Entrepreneurship – the act and art of being an entrepreneur (Source:Wikipedia).
When I was growing up my dad told me a lot of things. Most of it passed me by as I already ‘knew’ everything there was to know on the subject or because it was father telling me. There were however, two messages that stuck and have remained front of mind throughout my professional life.
The first was the story of how he came to run his own business. Basically it went like this….
“I used to come home at night and lie in the bath and think about the problems I was dealing with at work. One day I realised that it was my bath and if I was to worry about anyone’s problems while I was in my own bath, then they should be mine. While I am worrying about my company’s problems I am not worrying about my own”.
Based on this realisation he quit his job.
He went on to say
“Nothing gets you focused on your own problems like having two young kids and no income. Now when I lie in my bath at night I worry about my problems and how I am building a life for my family”
He tried real estate sales and a couple of other ventures. Then he met a chap who had some great software but no sales. Together they built a successful software services business and he retired with peace of mind that he had looked after his family.
Over the years, there were a few variations of the story and each time he would conclude with the assertion – when you lie in your bath at night, make sure you know whose problems you are thinking of.
The second message he left me with was that the word “creative” lacked a second “C”. That it really should be called creaCtive – a mix between the words ‘active’ and creative. There is no point in being creative if you do not act on your thoughts.
I consider these two bits of wisdom to be some of the best I have ever received.
The message is simple for would be self employed entrepreneurs – worry about your own problems and do something about them.
For the internal entrepreneur it gets a bit more complex. Bath time becomes the time when the manager steps back from the desk and actively considers how the function they are managing contributes to the overall business. Bath time is the time needed to reflect and look for the insights that other people are not seeing. Looking at problems from different angles.
It is very easy and somewhat lazy to let the routine of day to day business suck you in and to allow yourself to be controlled by your diary. When I ask managers to show me the documents they use to manage their business process, they frequently refer me to their dairy. A dairy manages time, not the business. How often do you say or hear – “I don’t have time to think”. Does this mean that you don’t have time to actively evaluate your contribution to the business?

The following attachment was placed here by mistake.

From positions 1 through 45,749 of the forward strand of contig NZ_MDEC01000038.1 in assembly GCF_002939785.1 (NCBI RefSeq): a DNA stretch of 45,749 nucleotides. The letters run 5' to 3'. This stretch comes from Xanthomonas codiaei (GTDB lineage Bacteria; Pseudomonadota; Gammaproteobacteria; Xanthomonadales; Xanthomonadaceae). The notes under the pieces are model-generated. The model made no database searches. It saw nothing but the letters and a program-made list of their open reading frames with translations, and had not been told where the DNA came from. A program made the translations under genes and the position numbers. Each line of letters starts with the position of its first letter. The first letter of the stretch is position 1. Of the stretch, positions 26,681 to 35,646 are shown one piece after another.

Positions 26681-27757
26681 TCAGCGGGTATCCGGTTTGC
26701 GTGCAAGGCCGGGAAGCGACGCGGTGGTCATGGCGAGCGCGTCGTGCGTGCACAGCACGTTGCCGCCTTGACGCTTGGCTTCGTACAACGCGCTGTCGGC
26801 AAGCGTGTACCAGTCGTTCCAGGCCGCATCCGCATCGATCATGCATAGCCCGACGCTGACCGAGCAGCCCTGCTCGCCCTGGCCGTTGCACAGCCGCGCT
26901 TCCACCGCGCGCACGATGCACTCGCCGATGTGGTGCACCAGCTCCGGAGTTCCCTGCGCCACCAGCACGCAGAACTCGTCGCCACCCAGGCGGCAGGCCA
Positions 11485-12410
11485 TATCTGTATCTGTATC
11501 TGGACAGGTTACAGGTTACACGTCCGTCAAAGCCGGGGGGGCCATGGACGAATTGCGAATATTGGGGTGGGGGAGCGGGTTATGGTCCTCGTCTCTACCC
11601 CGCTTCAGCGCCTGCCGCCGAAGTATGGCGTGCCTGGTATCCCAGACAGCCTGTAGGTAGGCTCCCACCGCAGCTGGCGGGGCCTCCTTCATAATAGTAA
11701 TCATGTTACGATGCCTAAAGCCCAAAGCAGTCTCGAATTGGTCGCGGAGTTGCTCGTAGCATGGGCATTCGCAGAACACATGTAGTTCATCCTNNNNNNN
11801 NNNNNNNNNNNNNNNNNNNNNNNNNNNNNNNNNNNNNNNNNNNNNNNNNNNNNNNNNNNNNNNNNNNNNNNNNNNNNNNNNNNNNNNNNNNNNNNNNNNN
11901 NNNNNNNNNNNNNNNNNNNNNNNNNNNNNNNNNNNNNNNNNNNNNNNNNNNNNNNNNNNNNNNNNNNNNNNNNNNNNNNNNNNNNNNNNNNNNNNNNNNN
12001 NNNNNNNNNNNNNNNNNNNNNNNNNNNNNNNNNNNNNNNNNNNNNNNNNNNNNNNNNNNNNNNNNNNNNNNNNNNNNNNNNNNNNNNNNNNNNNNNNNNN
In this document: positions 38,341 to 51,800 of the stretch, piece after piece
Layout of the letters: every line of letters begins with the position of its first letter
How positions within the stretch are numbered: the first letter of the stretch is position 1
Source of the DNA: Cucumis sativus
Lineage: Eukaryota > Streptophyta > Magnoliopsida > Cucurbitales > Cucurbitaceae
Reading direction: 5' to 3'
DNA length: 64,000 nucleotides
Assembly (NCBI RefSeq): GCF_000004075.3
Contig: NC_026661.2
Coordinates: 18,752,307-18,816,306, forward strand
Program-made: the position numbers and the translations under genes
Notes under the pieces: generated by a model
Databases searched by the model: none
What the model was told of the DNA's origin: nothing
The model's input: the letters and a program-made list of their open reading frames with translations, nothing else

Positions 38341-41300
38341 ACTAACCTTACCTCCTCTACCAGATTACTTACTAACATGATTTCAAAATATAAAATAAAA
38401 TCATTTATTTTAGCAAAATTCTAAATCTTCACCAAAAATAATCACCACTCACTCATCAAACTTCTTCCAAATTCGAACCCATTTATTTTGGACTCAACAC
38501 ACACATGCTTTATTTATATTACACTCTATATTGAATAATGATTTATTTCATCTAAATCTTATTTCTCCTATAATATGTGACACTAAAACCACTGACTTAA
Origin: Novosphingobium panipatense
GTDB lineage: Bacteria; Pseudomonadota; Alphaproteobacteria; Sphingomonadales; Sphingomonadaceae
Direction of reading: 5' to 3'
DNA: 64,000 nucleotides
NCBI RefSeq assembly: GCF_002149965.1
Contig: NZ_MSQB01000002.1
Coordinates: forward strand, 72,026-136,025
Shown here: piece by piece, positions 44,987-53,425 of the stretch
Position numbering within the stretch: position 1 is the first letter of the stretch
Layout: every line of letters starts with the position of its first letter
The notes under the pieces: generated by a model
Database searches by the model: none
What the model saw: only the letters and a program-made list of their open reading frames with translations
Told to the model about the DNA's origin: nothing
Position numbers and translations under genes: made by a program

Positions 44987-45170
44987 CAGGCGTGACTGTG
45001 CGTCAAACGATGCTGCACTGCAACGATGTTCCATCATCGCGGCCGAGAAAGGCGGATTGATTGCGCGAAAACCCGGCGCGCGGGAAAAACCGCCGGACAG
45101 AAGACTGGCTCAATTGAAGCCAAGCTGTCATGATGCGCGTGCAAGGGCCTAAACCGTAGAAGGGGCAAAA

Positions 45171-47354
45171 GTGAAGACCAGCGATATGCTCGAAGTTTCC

Without making time to work on the business a manager can find themselves moving from meeting to meeting, having significant discussions but not necessarily achieving much. This is where creactivity must meet entrepreneurialism. You cannot be entrepreneurial without action. You cannot be entrepreneurial and stay in the crowd.
As an employee, acting on your ideas is difficult. It is likely that a manager does not have the mandate to implement big ideas (as opposed to incremental change) and ‘making it happen’ will require an enormous amount of creactivity. Change management becomes vital for success. In this instance I define change management as the internal socialisation and lobbying of the idea. As a self-employed manager, you are entitled to implement whatever decision you choose. As an employed manager, you need the support of the senior executives or directors.
To be successful as an internal entrepreneur requires that the manager is very clear on the answer to the question – ‘am I addressing a symptom or a primary issue’?
But how do you know. If you are not part of the senior leadership team you may not be privy to the more fundamental issues facing the company. In this case you need to be equally clear on the following change management questions:
- who will support the idea for implementation
- will take responsibility for the activity
- what does success look like
- who will gain from the experience
- who will own the risk?
Being clear on the answers to these questions will significantly improve the way you communicate and market the idea within the company. You may ask yourself – why should I bother; I have a good idea and if the company is not interested then that’s the company’s problem, not mine.
Being and entrepreneur is not easy. If you are happy being a good employee, then turn up every day and do a professional job. Write your ideas down on an email and move on. If you want more, if you want to make a big contribution to the growth of the company, then you need to look at the business as if it were your own and take time to think about the big picture. Bath time is a good time to do this. So is mowing lawn or any other time when you can be alone with your thoughts.
How do you start – draw a picture, write up a mock marketing brochure. Not a PowerPoint slide pack, but a proper A4 brochure that describes your idea. Keep it to one page. It is not a technical document. It’s a marketing document. If you can express your idea on one page and include a picture, then you are well on your way to making a great start to commercialising your idea.